'Under pressure': is there a link between orthostatic hypotension and cognitive impairment in α-synucleinopathies?

08 Dec 2017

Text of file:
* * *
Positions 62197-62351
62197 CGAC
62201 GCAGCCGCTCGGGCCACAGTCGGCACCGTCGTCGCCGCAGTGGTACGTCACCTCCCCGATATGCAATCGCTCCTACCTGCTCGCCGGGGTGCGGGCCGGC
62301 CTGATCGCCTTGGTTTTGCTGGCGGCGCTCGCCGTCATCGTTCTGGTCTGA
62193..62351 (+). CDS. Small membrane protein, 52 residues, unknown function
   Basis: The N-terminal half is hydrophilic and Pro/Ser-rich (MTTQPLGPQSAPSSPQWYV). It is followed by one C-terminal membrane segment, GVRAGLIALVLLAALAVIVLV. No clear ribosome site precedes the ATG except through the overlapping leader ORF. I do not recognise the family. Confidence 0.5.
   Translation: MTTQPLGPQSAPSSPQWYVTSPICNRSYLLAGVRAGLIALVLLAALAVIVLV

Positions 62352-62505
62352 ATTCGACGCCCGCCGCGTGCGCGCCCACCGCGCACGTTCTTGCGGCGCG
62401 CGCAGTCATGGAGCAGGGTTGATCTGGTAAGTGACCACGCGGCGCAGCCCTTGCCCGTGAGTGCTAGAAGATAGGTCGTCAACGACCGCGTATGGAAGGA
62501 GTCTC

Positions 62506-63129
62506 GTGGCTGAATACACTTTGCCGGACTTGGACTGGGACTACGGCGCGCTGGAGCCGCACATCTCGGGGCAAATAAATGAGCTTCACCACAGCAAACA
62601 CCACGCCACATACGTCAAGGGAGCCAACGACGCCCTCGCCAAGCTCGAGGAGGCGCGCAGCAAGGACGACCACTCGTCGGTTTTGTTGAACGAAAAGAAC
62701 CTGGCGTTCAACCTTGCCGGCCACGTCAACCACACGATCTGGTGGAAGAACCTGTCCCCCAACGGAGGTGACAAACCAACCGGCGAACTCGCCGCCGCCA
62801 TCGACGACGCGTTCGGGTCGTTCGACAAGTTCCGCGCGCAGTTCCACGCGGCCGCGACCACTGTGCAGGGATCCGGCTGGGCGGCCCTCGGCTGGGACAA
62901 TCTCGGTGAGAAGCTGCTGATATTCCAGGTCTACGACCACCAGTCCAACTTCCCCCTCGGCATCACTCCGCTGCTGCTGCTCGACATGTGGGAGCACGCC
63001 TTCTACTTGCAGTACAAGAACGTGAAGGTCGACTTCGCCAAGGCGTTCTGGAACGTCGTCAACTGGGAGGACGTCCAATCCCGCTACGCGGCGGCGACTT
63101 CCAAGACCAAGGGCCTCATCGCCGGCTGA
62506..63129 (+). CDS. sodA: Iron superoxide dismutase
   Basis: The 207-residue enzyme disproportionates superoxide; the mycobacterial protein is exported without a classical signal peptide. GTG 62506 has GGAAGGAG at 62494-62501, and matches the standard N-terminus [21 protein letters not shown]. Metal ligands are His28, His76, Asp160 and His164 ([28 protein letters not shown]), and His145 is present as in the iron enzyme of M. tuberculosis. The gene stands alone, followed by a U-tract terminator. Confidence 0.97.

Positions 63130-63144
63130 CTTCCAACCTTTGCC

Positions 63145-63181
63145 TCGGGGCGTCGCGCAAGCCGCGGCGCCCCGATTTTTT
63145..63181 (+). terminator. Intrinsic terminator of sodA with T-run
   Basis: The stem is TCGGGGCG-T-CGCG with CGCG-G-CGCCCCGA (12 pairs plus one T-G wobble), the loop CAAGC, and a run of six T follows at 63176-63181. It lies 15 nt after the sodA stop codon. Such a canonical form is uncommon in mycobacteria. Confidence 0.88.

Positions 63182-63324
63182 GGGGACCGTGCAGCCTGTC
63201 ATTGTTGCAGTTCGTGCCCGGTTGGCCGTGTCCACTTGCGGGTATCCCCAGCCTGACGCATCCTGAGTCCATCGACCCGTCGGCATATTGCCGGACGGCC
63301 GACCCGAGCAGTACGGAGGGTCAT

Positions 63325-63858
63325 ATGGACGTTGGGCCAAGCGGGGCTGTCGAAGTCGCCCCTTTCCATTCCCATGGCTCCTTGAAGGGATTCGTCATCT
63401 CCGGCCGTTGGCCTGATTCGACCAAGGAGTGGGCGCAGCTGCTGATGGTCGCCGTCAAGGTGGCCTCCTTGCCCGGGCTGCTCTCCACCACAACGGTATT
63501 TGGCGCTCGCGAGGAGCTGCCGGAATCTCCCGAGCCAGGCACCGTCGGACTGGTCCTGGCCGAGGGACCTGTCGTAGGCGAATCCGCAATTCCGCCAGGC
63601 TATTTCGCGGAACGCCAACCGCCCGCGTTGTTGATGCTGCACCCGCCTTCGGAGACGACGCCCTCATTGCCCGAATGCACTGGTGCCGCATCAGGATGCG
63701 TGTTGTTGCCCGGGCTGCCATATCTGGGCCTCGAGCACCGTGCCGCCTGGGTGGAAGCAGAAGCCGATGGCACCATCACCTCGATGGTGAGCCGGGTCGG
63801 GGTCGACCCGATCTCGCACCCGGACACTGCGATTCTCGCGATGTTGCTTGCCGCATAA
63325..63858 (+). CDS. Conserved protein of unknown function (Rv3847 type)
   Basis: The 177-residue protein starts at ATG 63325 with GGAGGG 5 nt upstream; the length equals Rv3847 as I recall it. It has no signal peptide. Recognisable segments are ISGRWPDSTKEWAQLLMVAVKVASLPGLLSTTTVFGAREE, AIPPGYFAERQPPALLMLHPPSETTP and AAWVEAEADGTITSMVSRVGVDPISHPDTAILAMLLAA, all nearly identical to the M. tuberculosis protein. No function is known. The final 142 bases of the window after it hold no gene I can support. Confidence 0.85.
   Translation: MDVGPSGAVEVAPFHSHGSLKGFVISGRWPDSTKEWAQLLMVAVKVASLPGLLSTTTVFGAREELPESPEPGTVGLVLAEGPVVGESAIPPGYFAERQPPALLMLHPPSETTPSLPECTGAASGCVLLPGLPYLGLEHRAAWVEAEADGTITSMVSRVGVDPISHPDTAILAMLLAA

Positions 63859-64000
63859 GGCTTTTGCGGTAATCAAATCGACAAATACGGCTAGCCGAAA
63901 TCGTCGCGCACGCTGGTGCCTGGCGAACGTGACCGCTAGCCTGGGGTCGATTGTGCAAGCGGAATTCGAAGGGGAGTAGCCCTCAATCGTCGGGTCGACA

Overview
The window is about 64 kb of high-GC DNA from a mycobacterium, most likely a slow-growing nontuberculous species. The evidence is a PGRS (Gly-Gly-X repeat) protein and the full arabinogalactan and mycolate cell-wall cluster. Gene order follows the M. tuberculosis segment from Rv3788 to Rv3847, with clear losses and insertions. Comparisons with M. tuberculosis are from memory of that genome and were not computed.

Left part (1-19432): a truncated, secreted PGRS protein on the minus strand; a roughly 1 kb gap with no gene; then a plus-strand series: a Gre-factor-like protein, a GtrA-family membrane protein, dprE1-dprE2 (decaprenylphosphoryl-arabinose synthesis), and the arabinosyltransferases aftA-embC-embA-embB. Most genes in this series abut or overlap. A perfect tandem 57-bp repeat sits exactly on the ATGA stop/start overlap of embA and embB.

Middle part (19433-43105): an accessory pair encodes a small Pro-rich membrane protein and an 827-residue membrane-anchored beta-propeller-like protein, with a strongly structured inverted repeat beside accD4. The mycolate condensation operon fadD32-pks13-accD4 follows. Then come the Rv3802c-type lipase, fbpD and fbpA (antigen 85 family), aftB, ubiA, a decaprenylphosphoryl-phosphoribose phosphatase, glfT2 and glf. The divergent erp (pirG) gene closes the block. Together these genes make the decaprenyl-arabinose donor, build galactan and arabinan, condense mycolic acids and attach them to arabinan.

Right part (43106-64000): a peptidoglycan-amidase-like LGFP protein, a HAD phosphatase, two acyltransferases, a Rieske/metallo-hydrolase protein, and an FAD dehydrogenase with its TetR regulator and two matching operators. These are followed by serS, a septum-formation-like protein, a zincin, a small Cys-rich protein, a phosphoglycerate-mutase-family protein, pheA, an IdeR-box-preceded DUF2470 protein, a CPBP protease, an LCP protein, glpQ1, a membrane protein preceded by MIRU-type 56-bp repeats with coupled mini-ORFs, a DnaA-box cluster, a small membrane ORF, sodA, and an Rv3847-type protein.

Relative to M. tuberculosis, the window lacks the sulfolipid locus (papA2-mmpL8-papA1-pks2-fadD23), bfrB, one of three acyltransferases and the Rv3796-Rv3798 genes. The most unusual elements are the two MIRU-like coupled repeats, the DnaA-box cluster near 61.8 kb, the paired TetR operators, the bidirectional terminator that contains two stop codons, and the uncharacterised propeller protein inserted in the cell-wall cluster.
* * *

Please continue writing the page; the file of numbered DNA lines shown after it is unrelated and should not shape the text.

Parkinson's disease, dementia with Lewy bodies and multiple system atrophy are characterised by abnormal neuroglial α-synuclein accumulation. These α-synucleinopathies have in common parkinsonism and non-motor features including orthostatic hypotension (OH) and cognitive impairment. However, the nature of the relationship between OH and cognitive impairment is unclear. We therefore systematically reviewed the literature for evidence of an association between OH and cognitive impairment in α-synucleinopathies and discuss possible mechanisms and implications of this relationship. Abstracts from 313 original research articles were surveyed, and a total of 132 articles were considered for this review. Articles were stratified as: 'direct-evidence studies' based on the direct assessment for a relationship between OH and cognitive impairment in α-synucleinopathies, and 'indirect-evidence studies' based on an association being referred to as a secondary outcome. Ten 'direct-evidence papers' were identified, seven of which reported a positive association between OH and cognitive impairment, while seven of 12 'indirect-evidence papers' similarly did as well. The papers that reported no association between OH and cognitive impairment used less sensitive measures of cognition. A relationship between OH and cognitive impairment in patients with α-synucleinopathies exists, but the underlying mechanisms remain unclear. Three hypotheses are proposed: (1) OH and cognitive impairment occur concurrently due to diffuse brain and peripheral deposition of α-synuclein, (2) OH-mediated cerebral hypoperfusion impairs cognition and (3) the two act synergistically to accelerate cognitive decline. Longitudinal neuroimaging studies and clinical trials may help clarify the nature of this relationship.